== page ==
Mechanism of coronary flow reserve reduction in systemic sclerosis: insight from intracoronary pressure wire studies.
ABSTRACT Functional impairment of coronary microcirculation is thought to be a major pathway in the development of primary cardiac involvement in SSc; however, the underlying mechanism is not fully understood. We aimed to investigate the mechanisms of coronary flow reserve (CFR) reduction in patients with SSc.
Seventeen SSc patients and 17 gender- and age-matched controls were enrolled. Coronary angiography and determination of coronary flow parameters including index of myocardial resistance (IMR) using intracoronary pressure wire at basal conditions and during vasodilator-induced maximal hyperaemia were performed. Transit times of repeated intracoronary saline injection were measured to evaluate the role of cold exposure.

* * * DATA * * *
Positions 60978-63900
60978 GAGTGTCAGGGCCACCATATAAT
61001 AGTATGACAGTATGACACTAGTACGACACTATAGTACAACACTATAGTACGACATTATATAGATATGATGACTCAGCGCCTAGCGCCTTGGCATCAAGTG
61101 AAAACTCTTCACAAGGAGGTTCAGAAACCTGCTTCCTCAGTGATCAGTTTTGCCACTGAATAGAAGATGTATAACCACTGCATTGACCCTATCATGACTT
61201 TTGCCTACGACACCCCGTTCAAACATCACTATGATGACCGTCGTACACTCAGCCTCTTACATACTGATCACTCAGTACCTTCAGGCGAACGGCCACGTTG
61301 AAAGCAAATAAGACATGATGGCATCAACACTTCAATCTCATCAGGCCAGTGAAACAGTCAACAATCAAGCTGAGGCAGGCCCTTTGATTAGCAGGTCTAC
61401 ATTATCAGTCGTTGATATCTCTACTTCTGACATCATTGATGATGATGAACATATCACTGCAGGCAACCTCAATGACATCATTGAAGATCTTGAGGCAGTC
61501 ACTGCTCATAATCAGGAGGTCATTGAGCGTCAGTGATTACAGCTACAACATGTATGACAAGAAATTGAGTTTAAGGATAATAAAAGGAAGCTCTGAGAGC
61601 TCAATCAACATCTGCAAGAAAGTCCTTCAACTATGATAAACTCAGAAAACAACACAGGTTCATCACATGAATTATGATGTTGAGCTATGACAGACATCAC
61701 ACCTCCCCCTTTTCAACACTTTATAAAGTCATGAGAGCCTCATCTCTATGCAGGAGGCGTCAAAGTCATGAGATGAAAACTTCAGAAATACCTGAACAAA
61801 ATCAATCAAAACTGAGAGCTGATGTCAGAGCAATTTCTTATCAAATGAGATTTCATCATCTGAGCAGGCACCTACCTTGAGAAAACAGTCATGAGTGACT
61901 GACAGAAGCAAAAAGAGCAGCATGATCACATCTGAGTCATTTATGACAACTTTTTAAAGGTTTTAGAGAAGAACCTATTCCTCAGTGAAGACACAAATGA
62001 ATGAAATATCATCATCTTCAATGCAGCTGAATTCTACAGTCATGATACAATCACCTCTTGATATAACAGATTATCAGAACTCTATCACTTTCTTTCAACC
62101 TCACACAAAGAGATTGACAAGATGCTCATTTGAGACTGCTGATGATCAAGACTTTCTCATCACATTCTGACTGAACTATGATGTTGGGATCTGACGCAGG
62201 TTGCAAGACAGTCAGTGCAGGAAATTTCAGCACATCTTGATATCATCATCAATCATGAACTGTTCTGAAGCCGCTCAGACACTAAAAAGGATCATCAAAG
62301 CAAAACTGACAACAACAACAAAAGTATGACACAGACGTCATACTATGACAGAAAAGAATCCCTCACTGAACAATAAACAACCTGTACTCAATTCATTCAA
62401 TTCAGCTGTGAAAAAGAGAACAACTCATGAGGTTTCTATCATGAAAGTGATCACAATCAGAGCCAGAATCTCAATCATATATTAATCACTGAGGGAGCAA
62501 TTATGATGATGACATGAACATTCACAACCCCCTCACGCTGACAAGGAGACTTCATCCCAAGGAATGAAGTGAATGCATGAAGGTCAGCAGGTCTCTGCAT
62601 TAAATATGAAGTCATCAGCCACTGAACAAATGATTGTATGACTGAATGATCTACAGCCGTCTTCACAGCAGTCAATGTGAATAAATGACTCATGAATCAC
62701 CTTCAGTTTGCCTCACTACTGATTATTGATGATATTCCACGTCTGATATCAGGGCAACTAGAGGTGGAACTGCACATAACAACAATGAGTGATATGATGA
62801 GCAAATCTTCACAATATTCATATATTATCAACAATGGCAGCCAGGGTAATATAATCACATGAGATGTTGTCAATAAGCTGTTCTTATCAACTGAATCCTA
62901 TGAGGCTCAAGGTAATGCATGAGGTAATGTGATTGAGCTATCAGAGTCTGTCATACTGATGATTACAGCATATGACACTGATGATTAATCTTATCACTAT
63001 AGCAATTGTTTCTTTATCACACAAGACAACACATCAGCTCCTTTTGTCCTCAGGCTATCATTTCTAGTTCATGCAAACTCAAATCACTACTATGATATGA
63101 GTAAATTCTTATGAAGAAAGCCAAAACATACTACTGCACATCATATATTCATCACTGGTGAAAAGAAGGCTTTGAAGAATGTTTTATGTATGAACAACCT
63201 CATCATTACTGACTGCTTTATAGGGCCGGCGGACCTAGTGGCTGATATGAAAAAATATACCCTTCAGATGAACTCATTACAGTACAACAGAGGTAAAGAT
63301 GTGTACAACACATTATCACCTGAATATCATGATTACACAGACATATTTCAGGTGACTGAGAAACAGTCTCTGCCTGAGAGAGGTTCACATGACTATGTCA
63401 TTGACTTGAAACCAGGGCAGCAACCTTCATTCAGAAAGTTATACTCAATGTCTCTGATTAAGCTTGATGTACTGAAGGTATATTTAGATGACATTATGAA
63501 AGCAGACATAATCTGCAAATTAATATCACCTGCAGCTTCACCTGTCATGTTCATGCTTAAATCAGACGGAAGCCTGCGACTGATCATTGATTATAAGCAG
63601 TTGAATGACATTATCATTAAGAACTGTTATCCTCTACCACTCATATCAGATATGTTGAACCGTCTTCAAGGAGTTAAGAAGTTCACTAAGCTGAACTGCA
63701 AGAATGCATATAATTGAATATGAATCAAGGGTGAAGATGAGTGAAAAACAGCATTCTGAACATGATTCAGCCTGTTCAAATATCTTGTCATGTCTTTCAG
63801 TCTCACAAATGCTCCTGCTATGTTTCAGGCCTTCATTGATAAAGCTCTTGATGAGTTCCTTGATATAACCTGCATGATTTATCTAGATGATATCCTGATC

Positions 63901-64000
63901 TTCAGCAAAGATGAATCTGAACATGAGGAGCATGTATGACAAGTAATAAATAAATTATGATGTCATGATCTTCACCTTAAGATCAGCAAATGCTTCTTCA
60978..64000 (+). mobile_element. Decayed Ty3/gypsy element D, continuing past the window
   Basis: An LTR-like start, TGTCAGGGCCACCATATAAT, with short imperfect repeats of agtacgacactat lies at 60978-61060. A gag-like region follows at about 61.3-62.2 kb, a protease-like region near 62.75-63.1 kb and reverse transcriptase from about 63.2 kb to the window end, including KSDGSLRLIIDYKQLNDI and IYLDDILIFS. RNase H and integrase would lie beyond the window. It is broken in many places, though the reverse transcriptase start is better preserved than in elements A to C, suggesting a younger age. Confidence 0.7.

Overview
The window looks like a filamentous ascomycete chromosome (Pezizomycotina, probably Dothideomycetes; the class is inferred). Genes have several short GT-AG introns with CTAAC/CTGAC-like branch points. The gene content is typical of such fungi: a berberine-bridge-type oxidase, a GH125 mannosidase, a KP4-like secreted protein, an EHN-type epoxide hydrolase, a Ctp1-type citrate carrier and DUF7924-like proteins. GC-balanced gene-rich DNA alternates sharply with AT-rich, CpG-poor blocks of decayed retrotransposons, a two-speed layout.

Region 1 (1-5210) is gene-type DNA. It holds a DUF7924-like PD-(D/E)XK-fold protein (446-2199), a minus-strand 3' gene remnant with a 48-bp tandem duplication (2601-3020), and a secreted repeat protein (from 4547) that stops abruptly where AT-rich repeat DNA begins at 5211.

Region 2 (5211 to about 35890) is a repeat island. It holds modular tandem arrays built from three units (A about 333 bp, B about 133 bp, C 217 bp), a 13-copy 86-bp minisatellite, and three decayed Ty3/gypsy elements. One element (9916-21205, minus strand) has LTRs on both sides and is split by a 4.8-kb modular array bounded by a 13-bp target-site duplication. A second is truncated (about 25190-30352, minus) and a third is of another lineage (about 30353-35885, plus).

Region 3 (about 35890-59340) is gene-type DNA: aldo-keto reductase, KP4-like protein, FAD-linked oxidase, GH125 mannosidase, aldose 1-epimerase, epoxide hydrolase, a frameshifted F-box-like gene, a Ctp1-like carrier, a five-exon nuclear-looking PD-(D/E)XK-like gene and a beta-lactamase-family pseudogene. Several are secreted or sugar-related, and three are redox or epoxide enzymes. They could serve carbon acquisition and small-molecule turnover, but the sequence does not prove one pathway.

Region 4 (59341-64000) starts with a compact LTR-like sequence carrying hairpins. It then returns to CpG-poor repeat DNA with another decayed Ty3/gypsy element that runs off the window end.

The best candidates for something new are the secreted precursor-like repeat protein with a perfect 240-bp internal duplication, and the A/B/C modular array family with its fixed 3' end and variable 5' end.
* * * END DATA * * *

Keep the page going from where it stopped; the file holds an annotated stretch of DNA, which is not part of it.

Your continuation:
SSc patients with decreased CFR had accelerated basal coronary flow velocity (P < 0.05), and their IMR in hyperaemia (IMR(hyp)) did not differ from either SSc patients with normal CFR or from the controls (P = 0.292 and P = 0.308). The coronary flow velocity of SSc patients correlated with the IMR at baseline (IMR(bas)) (r = 0.56, P = 0.019). Injection of room temperature saline did not provoke changes in coronary transit times.
The lack of decrease in the maximal vasodilatation response indicates that there is no irreversible functional damage at the level of the coronary arterioles. In patients with reduced CFR, the decreased basal IMR and higher velocity reflect compensatory vasodilatory mechanisms probably triggered by ischaemic signals deriving from abnormal myocardial microcirculation.